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- Lower Production cost (27 vs. 54)
- +1 Movement for all units built in Dockyard.
- +2 Gold when built on a foreign continent.
- Receives Standard Bonus (+1 Gold) per each adjacent Sea resource; receives Minor Bonus (+0.5 Gold) per each adjacent District.
- +1 Great Admiral point per turn.
- Adds 1 Trade Route capacity.
- Allows its parent city to build ships, even if the City Center is inland.
- Newly built ships will spawn at the Royal Navy Dockyard tile.
- Removes movement penalties for units Embarking to and from its tile.
- Allows its parent city to build Ships requiring strategic Resources with only 1 count of the relevant resource.
- When the Seaport is built, the parent city may construct Fleets and Armadas.
- Buildings grant an experience bonus to ships built in this city.
- Specialists add +2 Gold and +1 Science each.
The following buildings can be constructed in the Royal Navy Dockyard:
The English civilization's unique district is designed to extend their natural maritime supremacy. Thanks to it, all English ships move farther than the others, and all their foreign cities make more Gold! Go ahead and use every opportunity to found cities on other continents, close to the coast, then build Royal Navy Dockyards there!
Remember that in Civilization VI the term "continent" doesn't necessarily mean a separate landmass - you could well have a single landmass contain two or more continents. If you have trouble visualizing this, just use the relevant Lens and plan your expansion accordingly.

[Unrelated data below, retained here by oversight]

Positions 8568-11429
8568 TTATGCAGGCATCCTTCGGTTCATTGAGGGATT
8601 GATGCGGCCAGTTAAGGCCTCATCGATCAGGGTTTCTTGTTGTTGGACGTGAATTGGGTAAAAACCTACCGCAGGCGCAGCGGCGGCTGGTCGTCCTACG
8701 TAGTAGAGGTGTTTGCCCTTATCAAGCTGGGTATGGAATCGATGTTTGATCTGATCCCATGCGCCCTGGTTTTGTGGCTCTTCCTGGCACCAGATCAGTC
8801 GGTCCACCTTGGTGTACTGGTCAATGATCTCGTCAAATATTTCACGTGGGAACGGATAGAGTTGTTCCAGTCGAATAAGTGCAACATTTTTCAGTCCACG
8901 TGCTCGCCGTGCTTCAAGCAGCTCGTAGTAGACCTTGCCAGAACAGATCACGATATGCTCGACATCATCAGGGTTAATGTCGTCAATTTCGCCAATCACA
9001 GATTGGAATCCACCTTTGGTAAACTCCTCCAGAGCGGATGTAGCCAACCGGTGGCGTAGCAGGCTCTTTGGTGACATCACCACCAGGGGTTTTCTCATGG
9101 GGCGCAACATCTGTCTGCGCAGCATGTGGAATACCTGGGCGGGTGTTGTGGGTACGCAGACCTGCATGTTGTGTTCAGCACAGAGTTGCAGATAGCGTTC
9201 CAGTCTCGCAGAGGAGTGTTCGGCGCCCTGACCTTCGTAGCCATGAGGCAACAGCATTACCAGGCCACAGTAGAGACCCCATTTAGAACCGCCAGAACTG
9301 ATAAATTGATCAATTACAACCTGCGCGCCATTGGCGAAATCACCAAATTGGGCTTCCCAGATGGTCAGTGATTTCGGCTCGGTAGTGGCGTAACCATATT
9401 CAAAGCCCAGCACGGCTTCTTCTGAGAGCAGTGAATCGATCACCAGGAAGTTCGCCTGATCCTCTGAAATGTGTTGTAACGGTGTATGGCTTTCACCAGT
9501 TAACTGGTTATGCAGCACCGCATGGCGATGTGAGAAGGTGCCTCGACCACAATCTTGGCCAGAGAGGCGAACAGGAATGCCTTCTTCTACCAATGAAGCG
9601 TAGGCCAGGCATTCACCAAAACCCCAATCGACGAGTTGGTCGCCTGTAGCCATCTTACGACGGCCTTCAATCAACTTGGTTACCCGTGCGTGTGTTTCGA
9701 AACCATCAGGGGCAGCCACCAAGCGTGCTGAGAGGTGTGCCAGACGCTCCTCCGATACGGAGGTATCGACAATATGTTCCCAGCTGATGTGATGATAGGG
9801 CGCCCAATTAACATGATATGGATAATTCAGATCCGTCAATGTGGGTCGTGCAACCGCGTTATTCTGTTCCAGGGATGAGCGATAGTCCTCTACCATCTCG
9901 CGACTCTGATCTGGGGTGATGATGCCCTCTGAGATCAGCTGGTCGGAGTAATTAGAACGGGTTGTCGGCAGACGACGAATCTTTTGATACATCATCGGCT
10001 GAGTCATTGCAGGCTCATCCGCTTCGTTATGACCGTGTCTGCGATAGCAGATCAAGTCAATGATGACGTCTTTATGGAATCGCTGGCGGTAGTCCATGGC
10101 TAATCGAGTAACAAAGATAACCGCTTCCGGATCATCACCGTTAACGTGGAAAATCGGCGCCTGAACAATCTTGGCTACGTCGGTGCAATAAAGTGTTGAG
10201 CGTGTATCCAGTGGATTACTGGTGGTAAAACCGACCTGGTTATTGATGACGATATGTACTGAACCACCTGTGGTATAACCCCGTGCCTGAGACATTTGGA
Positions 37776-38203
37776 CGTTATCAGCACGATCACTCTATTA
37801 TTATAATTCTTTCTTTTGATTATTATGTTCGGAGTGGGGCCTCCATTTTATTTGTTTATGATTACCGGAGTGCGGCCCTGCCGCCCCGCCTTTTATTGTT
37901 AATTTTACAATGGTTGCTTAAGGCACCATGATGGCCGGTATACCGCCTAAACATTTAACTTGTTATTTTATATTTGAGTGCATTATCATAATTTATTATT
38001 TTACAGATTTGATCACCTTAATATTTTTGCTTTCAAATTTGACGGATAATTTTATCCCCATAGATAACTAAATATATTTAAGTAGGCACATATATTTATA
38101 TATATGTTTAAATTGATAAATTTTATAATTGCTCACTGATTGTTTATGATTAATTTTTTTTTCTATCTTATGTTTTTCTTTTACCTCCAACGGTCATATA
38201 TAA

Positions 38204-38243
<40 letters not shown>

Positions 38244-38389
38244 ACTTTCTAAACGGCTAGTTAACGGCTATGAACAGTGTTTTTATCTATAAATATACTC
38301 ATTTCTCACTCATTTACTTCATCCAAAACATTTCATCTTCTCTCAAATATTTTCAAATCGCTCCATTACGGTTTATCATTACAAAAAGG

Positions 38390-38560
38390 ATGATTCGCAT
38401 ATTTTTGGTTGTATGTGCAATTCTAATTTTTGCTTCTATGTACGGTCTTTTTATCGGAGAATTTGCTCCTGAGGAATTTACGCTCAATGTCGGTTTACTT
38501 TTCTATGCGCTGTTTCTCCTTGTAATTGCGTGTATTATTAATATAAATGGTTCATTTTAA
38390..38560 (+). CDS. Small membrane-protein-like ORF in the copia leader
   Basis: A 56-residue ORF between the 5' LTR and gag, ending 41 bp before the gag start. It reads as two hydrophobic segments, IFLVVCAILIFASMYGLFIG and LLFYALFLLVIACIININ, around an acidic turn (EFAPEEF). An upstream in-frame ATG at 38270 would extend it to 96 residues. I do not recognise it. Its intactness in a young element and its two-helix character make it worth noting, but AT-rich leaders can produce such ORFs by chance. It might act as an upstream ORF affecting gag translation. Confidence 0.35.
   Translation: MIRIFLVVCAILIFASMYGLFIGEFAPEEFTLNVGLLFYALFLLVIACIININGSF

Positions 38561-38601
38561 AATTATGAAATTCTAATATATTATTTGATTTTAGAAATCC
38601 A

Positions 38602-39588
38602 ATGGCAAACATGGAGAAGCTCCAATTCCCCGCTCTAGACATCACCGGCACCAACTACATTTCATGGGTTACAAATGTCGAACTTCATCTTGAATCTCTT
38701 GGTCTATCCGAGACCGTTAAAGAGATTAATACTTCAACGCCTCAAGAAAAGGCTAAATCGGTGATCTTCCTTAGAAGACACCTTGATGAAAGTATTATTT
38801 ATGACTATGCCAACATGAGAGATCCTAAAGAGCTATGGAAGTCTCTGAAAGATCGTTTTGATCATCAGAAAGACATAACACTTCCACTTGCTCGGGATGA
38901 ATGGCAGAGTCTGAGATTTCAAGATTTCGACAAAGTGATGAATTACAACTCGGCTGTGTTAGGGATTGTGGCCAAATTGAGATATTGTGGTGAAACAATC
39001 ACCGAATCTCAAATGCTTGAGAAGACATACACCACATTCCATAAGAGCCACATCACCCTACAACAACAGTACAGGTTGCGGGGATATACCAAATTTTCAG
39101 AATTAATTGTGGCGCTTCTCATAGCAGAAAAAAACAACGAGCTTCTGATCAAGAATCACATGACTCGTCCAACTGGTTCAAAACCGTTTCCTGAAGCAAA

Officially designated "HM Royal Dockyards" until the late 1960s, the British Navy maintained a string of facilities around the world where its commissioned ships could be based, overhauled, refitted and repaired (if things afloat went wrong). The first, a shipbuilding yard as well as a dockyard, was designated such at Portsmouth in 1496 AD, just in time to bedevil the Spanish and French for the next couple centuries. The first outside the confines of Great Britain: the Royal Dockyard at English Harbor in Antigua in 1728. Through the Dutch Wars, Napoleonic Wars, colonial wars, and two world wars the Royal Dockyards did (not to mix metaphors overly) yeoman service. But with the reduced role of the Royal Navy and the erosion of the empire, in the latter part of the 20th century those Royal Dockyards that remain open have been largely converted to accommodation and training of naval personnel.